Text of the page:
We all know Times Square, of course. The heart of New York and crossroads of the world. A plaza bustling with activity that hundreds of thousands of people move through each day. Yet it is also a strange urban form, with this iconic arrow-like tower plastered with glistening advertising billboards. Just ten years ago, part of Times Square became a pedestrian-only zone. This here is the insightful story of this mini revolution, as told by the person that made it happen, Janette Sadik-Khan.
To plan is human, to implement, divine.
— Jerold Kayden
I have been using extracts from her fascinating TED talk as teaching materials for quite some time, but I only recently came across the detailed account of her six-year experience as New York Transportation Commissioner, which she gives in her rather self-explanatory titled book: Street Fight (thank you Adrien for the recommendation).
Janette Sadik-Khan served under New York City’s Bloomberg administration. That, in the United States, is a non negligible entry on a CV, as it means having belonged to a generation of civil servants that were trained up during Michael Bloomberg’s three terms as mayor, and which transformed the city, as well as how it thinks about and manages its streets. Nowadays, these very same civil servants occupy management and innovation roles across the US and beyond.
In her book, Janette Sadik-Khan recounts how they went about reshaping the street and street life, during what must have been a hectic few years. She writes about how city transportation was refocused on city users and their safety (rather than just on keeping vehicles moving), the search for examples of best practice from abroad, the epic battles to create hundred of kilometres of protected cycle lanes, the implementation of a wide-scale bike share system, the creation of a rapid transit bus network, infrastructure maintenance and more.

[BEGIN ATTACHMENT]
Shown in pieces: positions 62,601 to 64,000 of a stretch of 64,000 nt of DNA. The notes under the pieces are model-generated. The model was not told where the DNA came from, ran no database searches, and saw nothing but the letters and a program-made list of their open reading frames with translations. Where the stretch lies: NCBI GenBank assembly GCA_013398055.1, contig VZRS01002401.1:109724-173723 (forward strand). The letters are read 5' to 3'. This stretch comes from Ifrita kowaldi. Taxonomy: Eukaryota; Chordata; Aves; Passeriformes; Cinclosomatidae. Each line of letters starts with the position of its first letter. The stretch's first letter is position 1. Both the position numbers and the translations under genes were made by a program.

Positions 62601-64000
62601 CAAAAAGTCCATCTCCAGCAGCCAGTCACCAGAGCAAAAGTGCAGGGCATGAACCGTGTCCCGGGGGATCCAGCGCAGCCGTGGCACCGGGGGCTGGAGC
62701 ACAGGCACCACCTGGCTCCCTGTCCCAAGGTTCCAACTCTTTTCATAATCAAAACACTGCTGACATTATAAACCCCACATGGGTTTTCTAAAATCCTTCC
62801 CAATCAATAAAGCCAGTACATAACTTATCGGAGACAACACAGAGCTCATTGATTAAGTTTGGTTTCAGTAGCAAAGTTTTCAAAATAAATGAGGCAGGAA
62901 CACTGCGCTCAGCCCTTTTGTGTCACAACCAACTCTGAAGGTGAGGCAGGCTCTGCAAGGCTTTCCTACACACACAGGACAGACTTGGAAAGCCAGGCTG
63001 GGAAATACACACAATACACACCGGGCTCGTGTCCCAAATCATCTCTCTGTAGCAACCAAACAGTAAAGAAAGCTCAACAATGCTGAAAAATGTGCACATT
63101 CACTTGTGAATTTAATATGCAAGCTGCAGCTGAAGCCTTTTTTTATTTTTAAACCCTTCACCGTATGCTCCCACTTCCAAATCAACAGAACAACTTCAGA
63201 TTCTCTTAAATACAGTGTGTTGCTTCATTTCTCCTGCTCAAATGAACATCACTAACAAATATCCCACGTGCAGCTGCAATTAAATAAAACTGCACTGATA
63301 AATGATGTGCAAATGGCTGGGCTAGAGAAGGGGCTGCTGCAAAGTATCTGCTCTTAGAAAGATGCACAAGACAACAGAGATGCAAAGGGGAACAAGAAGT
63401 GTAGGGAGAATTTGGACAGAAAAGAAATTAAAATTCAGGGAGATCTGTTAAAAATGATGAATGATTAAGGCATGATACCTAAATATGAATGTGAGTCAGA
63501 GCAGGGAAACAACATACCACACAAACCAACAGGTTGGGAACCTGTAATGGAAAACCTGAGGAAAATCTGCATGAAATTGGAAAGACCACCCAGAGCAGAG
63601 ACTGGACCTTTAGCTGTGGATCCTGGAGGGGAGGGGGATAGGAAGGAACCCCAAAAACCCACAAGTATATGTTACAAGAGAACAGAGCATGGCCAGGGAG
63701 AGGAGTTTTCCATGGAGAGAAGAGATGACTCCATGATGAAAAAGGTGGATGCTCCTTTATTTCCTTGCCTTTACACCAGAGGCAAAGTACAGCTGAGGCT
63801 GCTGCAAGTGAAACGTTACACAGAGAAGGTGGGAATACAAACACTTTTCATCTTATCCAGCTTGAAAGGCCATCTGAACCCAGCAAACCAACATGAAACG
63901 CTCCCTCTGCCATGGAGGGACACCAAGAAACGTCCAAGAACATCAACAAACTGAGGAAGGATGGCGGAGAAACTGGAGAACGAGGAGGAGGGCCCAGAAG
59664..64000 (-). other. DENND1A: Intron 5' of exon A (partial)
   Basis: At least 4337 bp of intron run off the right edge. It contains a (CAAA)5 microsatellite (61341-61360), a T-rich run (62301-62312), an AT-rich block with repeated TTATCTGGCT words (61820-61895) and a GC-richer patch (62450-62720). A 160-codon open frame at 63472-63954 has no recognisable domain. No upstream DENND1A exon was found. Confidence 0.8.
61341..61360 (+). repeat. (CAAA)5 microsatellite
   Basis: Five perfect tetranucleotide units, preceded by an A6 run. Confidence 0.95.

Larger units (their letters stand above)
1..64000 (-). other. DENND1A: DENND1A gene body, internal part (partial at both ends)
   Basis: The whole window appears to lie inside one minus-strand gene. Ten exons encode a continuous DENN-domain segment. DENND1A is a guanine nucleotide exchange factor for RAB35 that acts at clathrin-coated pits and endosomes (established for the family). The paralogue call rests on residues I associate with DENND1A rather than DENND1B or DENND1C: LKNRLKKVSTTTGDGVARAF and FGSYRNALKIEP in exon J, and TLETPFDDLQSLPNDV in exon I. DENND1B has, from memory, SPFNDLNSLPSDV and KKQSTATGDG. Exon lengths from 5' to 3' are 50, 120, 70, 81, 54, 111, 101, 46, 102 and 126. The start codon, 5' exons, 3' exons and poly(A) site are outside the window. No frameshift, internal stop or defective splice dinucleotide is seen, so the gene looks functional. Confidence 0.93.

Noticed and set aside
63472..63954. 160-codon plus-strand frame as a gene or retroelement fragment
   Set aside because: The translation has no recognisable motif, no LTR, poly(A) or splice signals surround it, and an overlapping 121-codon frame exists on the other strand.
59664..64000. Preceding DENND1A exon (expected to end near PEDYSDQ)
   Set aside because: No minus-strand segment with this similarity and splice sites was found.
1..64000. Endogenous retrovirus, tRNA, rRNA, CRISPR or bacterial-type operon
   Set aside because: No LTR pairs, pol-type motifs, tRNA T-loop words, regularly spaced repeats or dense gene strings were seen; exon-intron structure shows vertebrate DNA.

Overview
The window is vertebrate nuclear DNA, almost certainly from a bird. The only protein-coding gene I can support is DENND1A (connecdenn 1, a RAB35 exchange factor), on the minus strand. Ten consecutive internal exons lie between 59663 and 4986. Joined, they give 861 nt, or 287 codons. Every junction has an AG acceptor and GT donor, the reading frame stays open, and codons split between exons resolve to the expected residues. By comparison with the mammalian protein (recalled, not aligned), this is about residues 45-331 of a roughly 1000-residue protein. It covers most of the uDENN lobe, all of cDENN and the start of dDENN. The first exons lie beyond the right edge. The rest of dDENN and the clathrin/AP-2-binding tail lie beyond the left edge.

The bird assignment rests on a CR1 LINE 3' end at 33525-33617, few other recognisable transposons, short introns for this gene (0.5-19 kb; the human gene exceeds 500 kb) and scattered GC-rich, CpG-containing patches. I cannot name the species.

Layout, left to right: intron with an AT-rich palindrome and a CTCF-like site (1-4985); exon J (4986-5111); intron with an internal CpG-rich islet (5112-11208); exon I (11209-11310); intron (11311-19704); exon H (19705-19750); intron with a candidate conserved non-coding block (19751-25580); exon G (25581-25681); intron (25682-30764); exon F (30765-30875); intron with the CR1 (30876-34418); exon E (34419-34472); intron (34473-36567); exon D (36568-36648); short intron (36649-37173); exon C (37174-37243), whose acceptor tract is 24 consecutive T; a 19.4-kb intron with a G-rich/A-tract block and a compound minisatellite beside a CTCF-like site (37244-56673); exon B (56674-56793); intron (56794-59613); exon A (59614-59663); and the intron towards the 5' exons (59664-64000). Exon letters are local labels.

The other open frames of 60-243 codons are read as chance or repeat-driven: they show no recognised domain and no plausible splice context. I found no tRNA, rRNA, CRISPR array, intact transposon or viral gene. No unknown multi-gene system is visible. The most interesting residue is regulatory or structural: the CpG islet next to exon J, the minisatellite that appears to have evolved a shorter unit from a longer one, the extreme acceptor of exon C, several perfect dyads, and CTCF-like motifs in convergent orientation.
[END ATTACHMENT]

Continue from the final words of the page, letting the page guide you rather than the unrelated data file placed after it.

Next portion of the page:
Probably the most interesting part, however, is about how a series of city plazas were redesigned. And that takes us back to Times Square. The configuration of this square is the result of the awkward colliding-together of Manhattan’s gridded street system and the less clear-cut diagonal thoroughfare of Broadway, which follows an ancient Indian path called the Wickquasgeck Trail. This gives you an improbable irregularity in the city’s repetitive urban fabric, which has become the site of iconic buildings, and – until 2009 – had also become an incredible mess, with unmanageable traffic lights and hundreds of pedestrians weaving in and out between the mass of cars. Rather than a square, this was an impossible junction where 89% of the surface area was road space, even though 82% of users were pedestrians.
During Michael Bloomberg’s 2009 re-election campaign, he took the risk of accepting Janette Sadik-Khan’s bold proposal to close off a large section of Broadway around Times Square to vehicles, in order to simplify junctions, improve traffic flow and turn the freed up space over to pedestrians.
The end of the story is well known: the project went ahead despite the screams of outrage hurled at it from every direction... and the predictions of terrible snarl ups and store closures ultimately turned out to be false. More than the outcome, it is the method of implementation from which we can learn a great deal. In Times Square, Janette Sadik-Khan’s teams deployed a method previously tested in other less emblematic parts of the city. It is based on three main principles, which I would like to cite here: (1) observing desire lines, (2) throwing mud balls, and (3) listening to data.
You probably haven’t heard of some of them, so let me go into a little more detail: